Photos courtesy Gray Motorsports

Johnny, Shane and Tanner Gray will make NHRA history at this weekend’s U.S. Nationals

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BROWNSBURG, Indiana – Like father, like son, like grandfather. That’s going to be one of the big storylines at this weekend’s Chevrolet Performance NHRA U.S. Nationals.

For the first time in NHRA history, three generations of drag racers will compete in the same racing class in a national event. And it comes in the annual biggest race of the season, at Lucas Oil Raceway, just outside Indianapolis.

You might call it three shades of Gray, as veteran racer Johnny Gray will lead a family onslaught in Pro Stock along with son Shane and grandson Tanner.

“I am one proud grandpa and father,” Johnny Gray said. “Being a part of the first three generations to race professionally together is neat, but I see it as racing the biggest race of the year with the closest people to you and may one of us get the win.”

A veteran Funny Car driver, Johnny Gray, 64, retired after the 2013 season and didn’t plan to get back behind the wheel of another race car ever again.

But when the unique opportunity arose for the eldest Gray to race with – and against – his son and grandson in the NHRA’s marquee race, the competitive juices started flowing again and he pulled down the his helmet from his closet and threw it into the ring once again.

Tanner Gray (photo courtesy NHRA)

“I’m really looking forward to it and everybody else is, too,” Tanner Gray said. “The main thing is for all of us to stay calm and focused on what we have to do.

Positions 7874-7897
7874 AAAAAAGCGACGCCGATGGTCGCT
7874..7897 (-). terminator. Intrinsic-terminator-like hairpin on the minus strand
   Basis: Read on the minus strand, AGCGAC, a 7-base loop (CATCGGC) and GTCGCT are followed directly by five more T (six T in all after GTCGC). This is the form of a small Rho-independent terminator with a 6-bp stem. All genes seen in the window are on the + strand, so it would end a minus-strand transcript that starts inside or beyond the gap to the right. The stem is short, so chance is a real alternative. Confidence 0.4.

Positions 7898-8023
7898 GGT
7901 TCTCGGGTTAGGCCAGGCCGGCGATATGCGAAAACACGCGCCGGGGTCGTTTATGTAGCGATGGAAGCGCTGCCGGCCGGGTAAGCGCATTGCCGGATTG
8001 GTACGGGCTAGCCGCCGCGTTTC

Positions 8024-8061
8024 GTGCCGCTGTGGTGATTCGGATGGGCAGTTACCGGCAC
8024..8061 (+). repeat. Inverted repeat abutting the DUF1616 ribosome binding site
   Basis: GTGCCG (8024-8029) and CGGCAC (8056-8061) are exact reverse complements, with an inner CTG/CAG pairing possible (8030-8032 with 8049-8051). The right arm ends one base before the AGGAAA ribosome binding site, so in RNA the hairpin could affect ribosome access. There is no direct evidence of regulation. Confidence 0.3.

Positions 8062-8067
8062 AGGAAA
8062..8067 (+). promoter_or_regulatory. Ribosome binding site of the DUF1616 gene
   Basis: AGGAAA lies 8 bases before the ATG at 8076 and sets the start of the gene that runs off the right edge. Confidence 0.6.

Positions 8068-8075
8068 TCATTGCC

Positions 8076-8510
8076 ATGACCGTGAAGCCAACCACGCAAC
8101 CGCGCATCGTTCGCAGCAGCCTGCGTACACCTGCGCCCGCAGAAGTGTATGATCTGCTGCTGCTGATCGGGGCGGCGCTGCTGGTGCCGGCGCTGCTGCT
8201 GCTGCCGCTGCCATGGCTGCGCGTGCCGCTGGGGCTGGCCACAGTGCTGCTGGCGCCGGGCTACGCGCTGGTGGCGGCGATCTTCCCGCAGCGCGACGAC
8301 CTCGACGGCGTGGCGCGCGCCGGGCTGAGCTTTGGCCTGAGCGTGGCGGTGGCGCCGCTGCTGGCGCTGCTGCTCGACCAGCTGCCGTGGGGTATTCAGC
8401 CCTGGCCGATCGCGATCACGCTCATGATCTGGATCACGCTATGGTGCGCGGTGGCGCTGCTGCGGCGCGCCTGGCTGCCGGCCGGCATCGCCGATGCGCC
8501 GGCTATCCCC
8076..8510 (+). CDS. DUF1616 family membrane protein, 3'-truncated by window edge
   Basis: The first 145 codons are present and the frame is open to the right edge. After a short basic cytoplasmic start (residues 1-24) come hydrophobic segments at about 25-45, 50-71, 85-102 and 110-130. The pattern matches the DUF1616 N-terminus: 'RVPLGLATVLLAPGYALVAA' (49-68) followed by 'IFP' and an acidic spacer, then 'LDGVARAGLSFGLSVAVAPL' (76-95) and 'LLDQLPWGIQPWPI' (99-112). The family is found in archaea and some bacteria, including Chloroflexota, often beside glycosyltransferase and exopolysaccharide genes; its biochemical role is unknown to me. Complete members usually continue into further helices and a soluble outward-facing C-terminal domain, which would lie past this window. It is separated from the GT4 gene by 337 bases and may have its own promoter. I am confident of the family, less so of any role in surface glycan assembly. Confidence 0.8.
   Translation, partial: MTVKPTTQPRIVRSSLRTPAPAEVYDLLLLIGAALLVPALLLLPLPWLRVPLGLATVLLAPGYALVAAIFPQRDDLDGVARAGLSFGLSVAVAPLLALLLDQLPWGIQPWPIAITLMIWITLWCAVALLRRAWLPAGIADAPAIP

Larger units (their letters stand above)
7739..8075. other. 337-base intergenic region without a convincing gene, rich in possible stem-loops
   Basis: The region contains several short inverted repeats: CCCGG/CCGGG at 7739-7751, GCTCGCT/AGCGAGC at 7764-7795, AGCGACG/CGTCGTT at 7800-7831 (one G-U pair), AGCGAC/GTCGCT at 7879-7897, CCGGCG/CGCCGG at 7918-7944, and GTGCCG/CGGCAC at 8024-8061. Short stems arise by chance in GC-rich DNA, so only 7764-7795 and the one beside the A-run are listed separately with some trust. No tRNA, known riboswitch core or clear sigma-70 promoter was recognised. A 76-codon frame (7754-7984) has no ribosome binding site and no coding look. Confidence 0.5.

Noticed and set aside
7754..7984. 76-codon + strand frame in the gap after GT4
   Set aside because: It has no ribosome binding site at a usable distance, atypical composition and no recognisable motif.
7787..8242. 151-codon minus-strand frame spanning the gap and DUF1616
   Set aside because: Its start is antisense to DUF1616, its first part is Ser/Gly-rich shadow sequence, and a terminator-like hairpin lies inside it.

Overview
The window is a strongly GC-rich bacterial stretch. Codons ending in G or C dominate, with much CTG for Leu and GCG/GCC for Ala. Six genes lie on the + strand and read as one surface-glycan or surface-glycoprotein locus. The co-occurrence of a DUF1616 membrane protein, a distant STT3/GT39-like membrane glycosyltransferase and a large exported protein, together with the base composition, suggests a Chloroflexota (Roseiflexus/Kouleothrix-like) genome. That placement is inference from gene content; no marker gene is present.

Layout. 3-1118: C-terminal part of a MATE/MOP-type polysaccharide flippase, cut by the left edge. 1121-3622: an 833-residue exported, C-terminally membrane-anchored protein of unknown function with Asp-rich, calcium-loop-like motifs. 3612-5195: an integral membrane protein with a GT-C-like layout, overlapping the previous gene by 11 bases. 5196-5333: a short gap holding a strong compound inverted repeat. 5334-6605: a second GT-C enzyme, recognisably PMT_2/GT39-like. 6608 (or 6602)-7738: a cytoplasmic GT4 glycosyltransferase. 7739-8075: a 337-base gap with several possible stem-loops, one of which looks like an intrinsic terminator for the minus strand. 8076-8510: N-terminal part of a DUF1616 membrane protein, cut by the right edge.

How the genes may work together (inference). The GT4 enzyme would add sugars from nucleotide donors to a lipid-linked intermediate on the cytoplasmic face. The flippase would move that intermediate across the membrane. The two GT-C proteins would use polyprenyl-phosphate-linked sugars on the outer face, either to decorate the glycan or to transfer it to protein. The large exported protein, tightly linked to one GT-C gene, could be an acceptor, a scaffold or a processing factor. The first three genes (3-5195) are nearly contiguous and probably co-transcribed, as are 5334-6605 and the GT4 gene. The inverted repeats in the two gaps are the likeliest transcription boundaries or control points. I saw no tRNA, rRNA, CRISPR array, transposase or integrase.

“I wouldn’t be here without my grandpa or my dad.”

Shane Gray, 45, decided to take a hiatus from racing after last season, turning over the keys to the family’s Pro Stock Chevrolet Camaro in 2017 to son Tanner, who turned 18 in April.

The Gray talent is obviously in Tanner’s genes, not to mention he’s been around drag racing with his father and grandfather his entire life.

That’s why he was Shane’s hand-picked replacement.

“Getting the opportunity to race alongside my grandpa and dad at an event like the Chevrolet Performance U.S. Nationals is pretty special,” Tanner Gray said. “Having an opportunity to make more history by being the first three generations of one family to compete professionally in the same class makes this rookie season I am having even more awesome.”

The youngest racing Gray has been one of the most pleasant surprises in both Pro Stock and overall NHRA racing this season, racking up a series-leading four wins already in the first 23 national events. At 18, he became the youngest winner in an NHRA national event in all pro series.